Types of Thermoforming Equipment

Once the characteristics are known, the manufacturer can choose a thermoforming machine that falls into one of the following categories:

Industrial Thermoforming Equipment

These are large machines built for medium to high volume production. Industrial vacuum formers are compatible with a wider range of materials and sheet thicknesses, provide deeper suction, and have stronger vacuum force or pressure to form intricate and intricate details and achieve part quality similar to injection molding. The cost of industrial thermoforming equipment starts at around $10,000 and goes way beyond that.

Bench-top thermoforming equipment

Bench-top thermoforming machines are smaller in size, with smaller material options and less force. They always use desktop thermoforming equipment for prototyping, custom parts and low-volume production. Tabletop thermoforming equipment starts under $1,000 and offers a variety of options for under $10,000.

DIY Thermoforming Equipment

Hobbyists who intend to try thermoforming can choose to make their own DIY equipment for small batch production. DIY equipment is generally more affordable than standard thermoforming equipment, but is more labor-intensive and requires specialized knowledge.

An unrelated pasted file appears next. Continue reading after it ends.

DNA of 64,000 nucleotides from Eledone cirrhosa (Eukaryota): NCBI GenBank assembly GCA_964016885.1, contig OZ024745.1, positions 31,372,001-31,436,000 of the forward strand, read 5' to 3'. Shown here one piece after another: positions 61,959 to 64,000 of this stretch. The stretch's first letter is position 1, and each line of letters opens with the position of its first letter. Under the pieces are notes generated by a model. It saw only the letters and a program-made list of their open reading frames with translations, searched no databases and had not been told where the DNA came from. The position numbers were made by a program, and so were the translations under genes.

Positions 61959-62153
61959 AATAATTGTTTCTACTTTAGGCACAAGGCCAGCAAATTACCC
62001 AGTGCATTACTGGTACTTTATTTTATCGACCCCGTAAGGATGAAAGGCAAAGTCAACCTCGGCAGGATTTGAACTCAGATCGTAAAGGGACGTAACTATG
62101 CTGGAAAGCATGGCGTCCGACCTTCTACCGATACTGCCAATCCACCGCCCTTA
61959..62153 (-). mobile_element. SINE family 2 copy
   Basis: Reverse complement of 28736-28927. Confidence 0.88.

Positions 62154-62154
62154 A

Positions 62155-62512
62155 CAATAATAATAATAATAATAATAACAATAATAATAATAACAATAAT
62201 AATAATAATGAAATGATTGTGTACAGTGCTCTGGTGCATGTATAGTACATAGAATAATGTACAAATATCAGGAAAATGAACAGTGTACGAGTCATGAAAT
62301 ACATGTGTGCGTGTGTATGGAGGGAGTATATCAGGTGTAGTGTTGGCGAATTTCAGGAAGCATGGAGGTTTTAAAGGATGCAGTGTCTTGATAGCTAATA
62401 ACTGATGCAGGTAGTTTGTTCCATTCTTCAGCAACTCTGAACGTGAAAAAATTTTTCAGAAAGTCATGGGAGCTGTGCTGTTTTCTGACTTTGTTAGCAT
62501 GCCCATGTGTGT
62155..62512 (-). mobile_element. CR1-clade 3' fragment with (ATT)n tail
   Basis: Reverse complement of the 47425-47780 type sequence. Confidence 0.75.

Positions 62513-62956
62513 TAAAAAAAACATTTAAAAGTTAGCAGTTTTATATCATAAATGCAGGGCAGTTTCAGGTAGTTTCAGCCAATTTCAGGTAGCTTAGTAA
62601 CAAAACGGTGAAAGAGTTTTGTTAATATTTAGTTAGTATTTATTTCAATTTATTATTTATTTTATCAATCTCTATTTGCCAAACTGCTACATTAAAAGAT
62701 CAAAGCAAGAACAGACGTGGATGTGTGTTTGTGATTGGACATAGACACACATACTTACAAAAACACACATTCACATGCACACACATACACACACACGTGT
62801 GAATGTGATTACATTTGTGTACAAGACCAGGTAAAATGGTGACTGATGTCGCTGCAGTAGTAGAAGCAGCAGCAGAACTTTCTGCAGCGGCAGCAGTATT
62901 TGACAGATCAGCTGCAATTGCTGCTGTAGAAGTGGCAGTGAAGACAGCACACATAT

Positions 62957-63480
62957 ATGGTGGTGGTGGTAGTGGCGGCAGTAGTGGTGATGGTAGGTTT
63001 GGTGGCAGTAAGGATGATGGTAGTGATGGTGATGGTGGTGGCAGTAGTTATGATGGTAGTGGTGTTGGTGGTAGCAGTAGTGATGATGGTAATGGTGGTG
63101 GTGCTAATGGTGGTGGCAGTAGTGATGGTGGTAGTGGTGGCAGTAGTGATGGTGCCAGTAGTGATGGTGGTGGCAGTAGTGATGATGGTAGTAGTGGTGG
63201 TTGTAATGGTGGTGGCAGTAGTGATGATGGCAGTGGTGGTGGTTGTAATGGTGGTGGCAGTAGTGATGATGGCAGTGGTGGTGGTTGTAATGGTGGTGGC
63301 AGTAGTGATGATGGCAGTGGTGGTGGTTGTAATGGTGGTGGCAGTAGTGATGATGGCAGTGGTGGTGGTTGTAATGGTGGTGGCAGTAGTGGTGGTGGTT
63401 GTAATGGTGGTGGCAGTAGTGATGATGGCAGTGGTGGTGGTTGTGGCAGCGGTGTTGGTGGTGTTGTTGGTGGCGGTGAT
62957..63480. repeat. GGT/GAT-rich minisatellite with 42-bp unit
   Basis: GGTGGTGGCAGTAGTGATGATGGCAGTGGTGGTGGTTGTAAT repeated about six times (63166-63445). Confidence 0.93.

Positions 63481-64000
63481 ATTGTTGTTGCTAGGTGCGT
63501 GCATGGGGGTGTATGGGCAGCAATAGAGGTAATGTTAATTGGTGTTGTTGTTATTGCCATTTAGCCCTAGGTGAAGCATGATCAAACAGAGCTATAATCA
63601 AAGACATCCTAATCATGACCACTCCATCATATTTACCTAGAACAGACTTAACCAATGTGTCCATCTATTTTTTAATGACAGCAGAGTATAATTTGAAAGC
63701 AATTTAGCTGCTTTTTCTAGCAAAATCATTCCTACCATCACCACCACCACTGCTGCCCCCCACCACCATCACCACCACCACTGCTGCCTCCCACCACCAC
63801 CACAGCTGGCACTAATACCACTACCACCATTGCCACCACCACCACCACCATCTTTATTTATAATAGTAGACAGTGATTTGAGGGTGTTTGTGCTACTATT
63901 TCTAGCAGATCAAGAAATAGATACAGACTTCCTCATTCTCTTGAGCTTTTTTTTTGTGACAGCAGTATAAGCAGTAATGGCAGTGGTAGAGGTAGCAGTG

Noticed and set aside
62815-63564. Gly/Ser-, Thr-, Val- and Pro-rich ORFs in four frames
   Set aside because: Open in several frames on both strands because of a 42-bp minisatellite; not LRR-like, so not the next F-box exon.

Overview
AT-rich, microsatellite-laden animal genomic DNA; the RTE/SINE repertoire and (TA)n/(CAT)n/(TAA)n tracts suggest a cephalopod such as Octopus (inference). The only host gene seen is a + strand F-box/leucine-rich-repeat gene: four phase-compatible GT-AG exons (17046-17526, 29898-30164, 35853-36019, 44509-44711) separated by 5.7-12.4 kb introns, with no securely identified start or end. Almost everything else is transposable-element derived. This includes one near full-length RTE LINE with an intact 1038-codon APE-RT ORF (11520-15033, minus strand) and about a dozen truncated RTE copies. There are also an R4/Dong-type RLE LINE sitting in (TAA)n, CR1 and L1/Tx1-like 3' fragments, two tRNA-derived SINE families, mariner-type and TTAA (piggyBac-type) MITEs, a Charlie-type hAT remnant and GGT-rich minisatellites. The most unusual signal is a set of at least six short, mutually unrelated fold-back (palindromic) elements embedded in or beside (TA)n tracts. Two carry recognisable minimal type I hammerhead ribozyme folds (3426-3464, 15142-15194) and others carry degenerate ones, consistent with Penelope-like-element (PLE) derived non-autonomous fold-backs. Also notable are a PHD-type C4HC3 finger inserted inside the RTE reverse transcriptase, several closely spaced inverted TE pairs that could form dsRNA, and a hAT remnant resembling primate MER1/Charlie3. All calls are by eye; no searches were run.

If you want to learn about thermoforming molds, look here.

Common Thermoforming Materials

Thermoforming uses plastic to make a variety of products. The most common thermoforming materials are high density polyethylene, HDPE and PET. These plastics are durable, chemically resistant, and have a high strength-to-density ratio. Here we will explain what thermoforming materials are.

ABS (Acrylonitrile Butadiene Styrene)

This is a common material with good stiffness and impact strength. It comes in almost any color and several textures and can produce electrical enclosures, food containers and household appliances.

Polymethyl methacrylate (PMMA)

Properties of PMMA include high strength, weather resistance, durability and transparency. The durability of PMMA ensures that the end-use part will serve its purpose for a long time. It can be easily manufactured and is available in a variety of colors for lenses, vehicle headlights and clear packaging.